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Getting Started with the Benchmarking Framework

Question asked by nickburch on Jul 11, 2013
Latest reply on Jun 6, 2014 by dbiggins
My Alfresco setup seems to be having a few performance issues, so before I dive in and make changes, I want to take some benchmarks so I can ensure I make things better! Having seen the <a href="">DevCon Alfresco Benchmarking talk</a>, and reviewed the <a href="">video recording of it</a>, I felt that the new (but not yet finished/supported) Benchmark framework would be the one to go for.

I tried asking support nicely, but they said it's not supported and I'd be on my own. So, I checked the relevent bits out of <a href="">SVN</a> (enterprise svn login needed), and did a build of the various parts. This sucked down lots of pre-built bits of the benchmark framework from <a href="">the Alfresco Nexus server</a>, so non-enterprise customers might be able to grab it from there, but I'm not sure…

Next up, as explained in the <a href="">DevCon talk</a>, the framework needs Mongo and ZooKeeper. I installed those, got them working and running (plenty of tutorial on that elsewhere!). Then, I tried following the readme.txt in the client project, and built + ran the war via jetty. When that started, I went to <a href="http://localhost:8080/alfresco-benchmark-client/">http://localhost:8080/alfresco-benchmark-client/</a> in my browser, and got an interesting looking web interface, with lots of empty dropdowns. Don't be fooled by this web interface and the readme, you currently want the command line client! (I guess the web interface is still WIP). Instead, in your client/target/ directory, you'll spot a onejar version.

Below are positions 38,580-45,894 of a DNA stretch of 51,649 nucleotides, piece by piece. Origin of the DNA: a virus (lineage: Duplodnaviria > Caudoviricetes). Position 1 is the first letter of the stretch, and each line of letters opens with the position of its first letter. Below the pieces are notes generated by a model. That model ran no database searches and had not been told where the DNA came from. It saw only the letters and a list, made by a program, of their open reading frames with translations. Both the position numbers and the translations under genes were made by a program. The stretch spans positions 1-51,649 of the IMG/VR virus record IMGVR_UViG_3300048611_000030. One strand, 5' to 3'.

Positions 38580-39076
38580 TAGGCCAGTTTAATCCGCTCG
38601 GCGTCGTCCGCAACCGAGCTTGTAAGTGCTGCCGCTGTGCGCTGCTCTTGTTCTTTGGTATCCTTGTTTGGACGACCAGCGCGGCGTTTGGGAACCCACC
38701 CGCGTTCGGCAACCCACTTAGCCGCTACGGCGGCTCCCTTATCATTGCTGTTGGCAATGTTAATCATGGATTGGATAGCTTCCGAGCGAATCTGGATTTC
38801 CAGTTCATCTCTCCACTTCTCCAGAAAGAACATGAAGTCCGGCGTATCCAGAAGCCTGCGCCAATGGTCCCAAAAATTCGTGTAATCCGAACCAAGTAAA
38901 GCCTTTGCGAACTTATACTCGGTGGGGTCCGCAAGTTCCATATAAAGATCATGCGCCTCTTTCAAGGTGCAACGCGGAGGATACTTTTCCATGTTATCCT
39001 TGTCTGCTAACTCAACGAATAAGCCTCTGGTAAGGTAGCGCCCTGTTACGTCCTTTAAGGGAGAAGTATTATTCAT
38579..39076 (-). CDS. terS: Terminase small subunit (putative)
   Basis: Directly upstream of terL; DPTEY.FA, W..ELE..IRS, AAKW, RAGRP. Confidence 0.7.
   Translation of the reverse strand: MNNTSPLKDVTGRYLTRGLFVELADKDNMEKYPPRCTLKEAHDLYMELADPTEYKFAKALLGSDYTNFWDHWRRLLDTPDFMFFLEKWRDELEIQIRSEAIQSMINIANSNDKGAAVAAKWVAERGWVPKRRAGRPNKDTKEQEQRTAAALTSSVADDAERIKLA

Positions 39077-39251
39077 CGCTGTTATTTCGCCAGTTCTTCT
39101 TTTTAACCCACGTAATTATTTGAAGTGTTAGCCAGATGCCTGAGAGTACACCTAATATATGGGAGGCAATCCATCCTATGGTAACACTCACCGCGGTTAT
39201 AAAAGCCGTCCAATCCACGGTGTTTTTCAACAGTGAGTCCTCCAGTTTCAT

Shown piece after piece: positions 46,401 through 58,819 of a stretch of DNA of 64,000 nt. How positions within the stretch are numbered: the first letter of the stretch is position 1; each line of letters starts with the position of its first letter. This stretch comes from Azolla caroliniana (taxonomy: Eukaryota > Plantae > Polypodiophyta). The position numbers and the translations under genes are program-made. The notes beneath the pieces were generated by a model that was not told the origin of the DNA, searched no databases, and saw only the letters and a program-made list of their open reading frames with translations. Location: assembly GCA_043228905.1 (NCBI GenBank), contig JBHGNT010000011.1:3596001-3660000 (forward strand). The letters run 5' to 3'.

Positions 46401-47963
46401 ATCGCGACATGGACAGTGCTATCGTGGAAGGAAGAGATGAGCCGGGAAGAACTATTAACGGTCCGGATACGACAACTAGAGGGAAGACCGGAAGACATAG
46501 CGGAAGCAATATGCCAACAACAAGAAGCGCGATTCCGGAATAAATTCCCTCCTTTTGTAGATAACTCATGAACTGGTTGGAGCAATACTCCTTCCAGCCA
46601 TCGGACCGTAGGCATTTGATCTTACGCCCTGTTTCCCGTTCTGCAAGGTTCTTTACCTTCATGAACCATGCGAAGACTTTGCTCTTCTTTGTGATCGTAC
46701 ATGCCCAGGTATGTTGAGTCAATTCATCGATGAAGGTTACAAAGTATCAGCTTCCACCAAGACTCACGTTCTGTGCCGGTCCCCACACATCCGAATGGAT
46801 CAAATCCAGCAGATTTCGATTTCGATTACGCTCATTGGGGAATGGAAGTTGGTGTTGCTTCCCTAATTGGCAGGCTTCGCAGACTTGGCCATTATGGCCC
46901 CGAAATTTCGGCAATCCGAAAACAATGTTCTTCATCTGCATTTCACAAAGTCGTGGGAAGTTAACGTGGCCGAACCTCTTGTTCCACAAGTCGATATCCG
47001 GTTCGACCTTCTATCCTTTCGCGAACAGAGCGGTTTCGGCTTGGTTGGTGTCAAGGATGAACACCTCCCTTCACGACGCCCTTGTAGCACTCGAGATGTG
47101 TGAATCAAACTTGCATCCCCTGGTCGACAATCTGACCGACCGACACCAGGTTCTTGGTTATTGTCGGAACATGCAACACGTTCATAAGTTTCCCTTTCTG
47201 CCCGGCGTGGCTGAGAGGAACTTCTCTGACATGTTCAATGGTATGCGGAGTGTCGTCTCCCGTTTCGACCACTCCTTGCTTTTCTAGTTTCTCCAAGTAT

java -jar
will bring it up. When running, it's fairly clear what to do, and there's some help, but be aware that it isn't all that forgiving of extra spaces, doesn't have up arrow etc. An initial "ls" will give an empty set of clusters, but don't worry.

With a client going, next you need a server. Again you can build a war, but that doesn't seem to work. If you've checked out from svn, you'll need to edit a properties file to tell it the version (eg edit and set project.version to 1.4.0). If you don't, you'll get a cluster called "${project.version}" and lots of things will get sulky about that! You can either start the server from the one-jar, or do "mvn eclipse:eclipse" to build and eclipse project, import that, and run BMServer. I'd suggest the latter, so you can debug it, as the server doesn't seem to give a lot of feedback on why things aren't really happening.

When the server is running, you should be able to do a "ls" in the client, and see a cluster with one server in it appear. "use 1.4.0" (assuming that's what you set the version to) will get you into an interface where you can do things. Pick a project from the tests subdirectory, build it with maven, then do "upload jar" to upload the jar (and again for any dependencies). You'll also need to do "upload configuration" to send up the and context file - see the end of the DevCon talk video. Finally, you can create a test run, load, and start

Unfortunately for me, at this point the server jumps into life, and then short reports the event processing stopped, without any errors. By running the server in Eclipse, and setting suitable breakpoints, I've been able to work out why. In the PrepareSites processor, it fetches from a mongodb field "mirrors.<servername>.users" (in my case mirrors.localhost.users) to work out what to create. That's blank, so no sites get created, so the tests have nothing to do.

So, I have two questions:
* How do I go about setting these mirrors.??? values? Via the client? Via something else? (I can't see anything on it in any of the readmes)
* Could someone on the benchmarking team tweak it so that zero users in PrepareSites gives some sort of warning, to help people in my situation realise what they've done wrong?